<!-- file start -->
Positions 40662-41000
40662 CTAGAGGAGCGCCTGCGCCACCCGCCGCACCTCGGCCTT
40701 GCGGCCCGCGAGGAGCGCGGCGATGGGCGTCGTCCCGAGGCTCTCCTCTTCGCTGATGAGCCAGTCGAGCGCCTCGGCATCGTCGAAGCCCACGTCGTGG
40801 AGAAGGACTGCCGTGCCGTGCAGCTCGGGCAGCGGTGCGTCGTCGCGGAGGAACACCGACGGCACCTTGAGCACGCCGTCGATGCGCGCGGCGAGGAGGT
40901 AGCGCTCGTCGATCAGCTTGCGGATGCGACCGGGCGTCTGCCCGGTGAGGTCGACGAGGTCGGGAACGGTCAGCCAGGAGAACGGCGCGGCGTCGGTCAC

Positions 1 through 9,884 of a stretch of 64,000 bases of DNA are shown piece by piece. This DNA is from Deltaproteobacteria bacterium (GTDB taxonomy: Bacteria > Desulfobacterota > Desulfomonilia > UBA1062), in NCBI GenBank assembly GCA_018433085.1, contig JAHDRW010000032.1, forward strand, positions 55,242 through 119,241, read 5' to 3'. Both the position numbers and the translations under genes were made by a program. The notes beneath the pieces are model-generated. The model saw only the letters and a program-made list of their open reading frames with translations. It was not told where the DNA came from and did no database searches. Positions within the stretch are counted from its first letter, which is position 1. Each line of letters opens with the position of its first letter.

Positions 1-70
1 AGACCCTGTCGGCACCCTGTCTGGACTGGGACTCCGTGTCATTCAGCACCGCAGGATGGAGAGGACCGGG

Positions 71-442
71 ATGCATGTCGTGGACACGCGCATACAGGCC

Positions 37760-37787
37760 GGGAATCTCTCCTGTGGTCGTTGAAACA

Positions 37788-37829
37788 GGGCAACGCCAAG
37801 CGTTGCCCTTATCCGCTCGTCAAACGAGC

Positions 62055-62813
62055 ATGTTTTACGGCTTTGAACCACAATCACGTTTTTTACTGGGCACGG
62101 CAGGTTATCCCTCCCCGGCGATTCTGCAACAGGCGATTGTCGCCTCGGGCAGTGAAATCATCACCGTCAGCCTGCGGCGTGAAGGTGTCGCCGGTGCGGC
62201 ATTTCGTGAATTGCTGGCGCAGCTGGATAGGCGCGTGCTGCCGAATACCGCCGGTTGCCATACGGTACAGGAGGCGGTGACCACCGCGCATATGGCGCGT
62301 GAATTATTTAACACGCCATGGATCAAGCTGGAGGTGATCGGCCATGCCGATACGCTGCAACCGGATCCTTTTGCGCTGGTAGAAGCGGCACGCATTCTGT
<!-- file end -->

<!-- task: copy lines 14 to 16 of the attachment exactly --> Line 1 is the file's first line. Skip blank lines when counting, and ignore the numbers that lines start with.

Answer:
37788 GGGCAACGCCAAG
37801 CGTTGCCCTTATCCGCTCGTCAAACGAGC

Positions 62055-62813